Definition of douche in English:

douche

noun

  • 1A shower of water.

    ‘I felt better for taking a daily douche’
    • ‘But this magical tale ends with a typically Chinese douche of cold water.’
    • ‘He does say though that the ‘stunts that wouldn't look amiss in a video arcade’ and he praises him for expertly applying ‘the cold douche of unreality’.’
    • ‘This a book that will act as a cold douche to anyone who still harbours any romantic notions about the ‘glamour’ of the sport of boxing.’
    • ‘To this feverish regime of irresponsibility, is it possible that he has recently administered the first bracing douche of an overdue cold bath?’
    wash, soak, dip, shower, douche, soaping, sponging, toilet
    View synonyms
    1. 1.1 A jet of liquid applied to part of the body for cleansing or medicinal purposes.
      ‘the mixture may be used as an antiseptic douche or as a gargle’
      • ‘Half a tin of that and you would need another douche circulatoire to jolt your arteries open.’
      • ‘It is even used as a douche and topically for treating fungal infections and soothing stings.’
      • ‘Many doctors recoil at the thought of a yogurt douche, but none can object to women eating yogurt.’
      • ‘Other treatments included massages with hot fomentations and salt glows; electric light cabinet for patients with pleurisy and obesity; infra ray lamp treatments; and sitz baths, perineal douches, and hot and cold compresses.’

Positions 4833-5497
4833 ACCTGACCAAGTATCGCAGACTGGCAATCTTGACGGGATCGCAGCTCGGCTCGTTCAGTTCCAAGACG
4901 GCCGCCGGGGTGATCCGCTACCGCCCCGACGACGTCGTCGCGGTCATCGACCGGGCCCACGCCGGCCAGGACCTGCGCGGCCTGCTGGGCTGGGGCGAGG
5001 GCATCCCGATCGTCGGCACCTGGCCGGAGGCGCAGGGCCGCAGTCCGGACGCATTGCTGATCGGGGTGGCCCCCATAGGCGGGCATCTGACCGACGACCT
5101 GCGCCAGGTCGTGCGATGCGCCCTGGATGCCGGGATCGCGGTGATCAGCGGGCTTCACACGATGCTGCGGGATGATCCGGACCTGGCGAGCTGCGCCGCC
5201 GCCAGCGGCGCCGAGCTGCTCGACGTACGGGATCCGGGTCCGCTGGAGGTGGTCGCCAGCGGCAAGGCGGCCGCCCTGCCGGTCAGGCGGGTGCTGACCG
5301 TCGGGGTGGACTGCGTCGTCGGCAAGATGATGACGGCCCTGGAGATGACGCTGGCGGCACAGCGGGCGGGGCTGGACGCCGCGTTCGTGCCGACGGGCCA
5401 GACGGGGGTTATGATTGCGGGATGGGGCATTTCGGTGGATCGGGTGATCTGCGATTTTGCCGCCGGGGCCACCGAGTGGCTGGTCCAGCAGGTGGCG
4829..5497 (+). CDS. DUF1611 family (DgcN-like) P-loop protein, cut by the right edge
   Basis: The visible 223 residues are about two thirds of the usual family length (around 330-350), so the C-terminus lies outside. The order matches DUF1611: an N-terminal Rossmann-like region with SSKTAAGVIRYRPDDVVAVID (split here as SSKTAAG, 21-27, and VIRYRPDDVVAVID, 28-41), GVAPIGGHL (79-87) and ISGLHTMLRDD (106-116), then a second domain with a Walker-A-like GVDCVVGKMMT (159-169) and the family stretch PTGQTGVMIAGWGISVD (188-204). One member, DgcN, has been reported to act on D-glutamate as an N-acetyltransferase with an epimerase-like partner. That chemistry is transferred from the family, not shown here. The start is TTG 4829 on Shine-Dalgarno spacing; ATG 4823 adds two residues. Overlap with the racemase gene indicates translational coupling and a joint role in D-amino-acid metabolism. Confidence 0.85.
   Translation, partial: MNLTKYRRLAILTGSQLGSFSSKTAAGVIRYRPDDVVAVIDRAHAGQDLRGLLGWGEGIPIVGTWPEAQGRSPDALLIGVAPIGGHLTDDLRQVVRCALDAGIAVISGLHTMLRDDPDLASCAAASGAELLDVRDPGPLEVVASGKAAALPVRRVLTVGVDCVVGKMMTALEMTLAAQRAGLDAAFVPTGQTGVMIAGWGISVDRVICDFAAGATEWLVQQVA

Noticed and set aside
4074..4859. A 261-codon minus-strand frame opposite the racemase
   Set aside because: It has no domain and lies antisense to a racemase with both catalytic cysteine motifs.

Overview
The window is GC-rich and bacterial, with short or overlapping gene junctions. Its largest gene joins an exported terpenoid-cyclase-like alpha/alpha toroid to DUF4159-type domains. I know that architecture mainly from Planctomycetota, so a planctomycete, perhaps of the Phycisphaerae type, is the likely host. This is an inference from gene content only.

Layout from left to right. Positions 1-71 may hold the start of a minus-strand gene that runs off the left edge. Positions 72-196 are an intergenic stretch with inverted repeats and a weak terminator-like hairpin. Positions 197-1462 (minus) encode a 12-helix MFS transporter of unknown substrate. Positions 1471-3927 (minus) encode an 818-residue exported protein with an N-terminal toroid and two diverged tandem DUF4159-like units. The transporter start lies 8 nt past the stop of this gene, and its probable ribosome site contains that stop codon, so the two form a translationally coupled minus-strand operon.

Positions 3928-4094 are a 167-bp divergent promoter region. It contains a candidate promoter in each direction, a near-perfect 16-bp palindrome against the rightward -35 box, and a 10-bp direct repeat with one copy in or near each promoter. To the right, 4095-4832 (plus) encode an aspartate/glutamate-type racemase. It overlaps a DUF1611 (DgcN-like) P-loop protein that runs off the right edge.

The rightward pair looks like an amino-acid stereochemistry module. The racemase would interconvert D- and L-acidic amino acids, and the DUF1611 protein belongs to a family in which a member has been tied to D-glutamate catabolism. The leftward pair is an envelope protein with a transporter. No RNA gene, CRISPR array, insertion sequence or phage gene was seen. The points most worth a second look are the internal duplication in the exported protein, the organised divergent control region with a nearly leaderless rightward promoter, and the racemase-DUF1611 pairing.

• ‘One of the most invigorating treatments is the grande douche, which involves another pressurised hose.’
      • ‘The leaves and flowers can be made into a tea and used as a douche for trichomonas.’
      • ‘Some practitioners recommend using a probiotic supplement added to lukewarm water as a douche for yeast infections.’
      • ‘I was inspected naked and given a 10-gallon douche with one nurse and two guards standing around joking.’
      • ‘They use it topically, they use it as mouthwash, enema and douche and they get some pretty amazing results with a Sheep Sorrel decoction alongside the four herbs.’
      • ‘All of the patients bathe endlessly, both inside and out, with salt baths, steam baths, showers, douches, and a high-powered enema machine, with the belief that cleansing the body would somehow cleanse the race.’
      • ‘But this douche au jet - apparently guaranteed to firm up my epidermis and get rid of nasty toxins - is, in retrospect at least, tremendously exhilarating.’
      • ‘The hosing down is followed by a douche abdominale, which is more of the same but lying down, after which I luxuriate in a stimulating bain hydromassant before being wrapped in hot seaweed for soothing, therapeutic algothérapie.’
      • ‘She had scrubbed between her legs and used such harsh douches that she was raw.’
      • ‘A vinegar and water douche is substituted for patients who are sensitive to iodine.’
      • ‘In the end, the douche circulatoire turned out to be the kind of thing the fishmonger does to a fish, without all the messy gutting and filleting.’
      • ‘Hoping the heritage of the Massengill name will be strong enough to hold its own against deep-pocketed new-corners, SmithKline Beecham this spring will introduce extensions to its feminine hygiene line best known for douches.’
      • ‘He or she also asks the patient to use a povidone-iodine douche the morning of surgery, in an effort to reduce the possibility of infection.’
    2. 1.2 A device for washing out the vagina.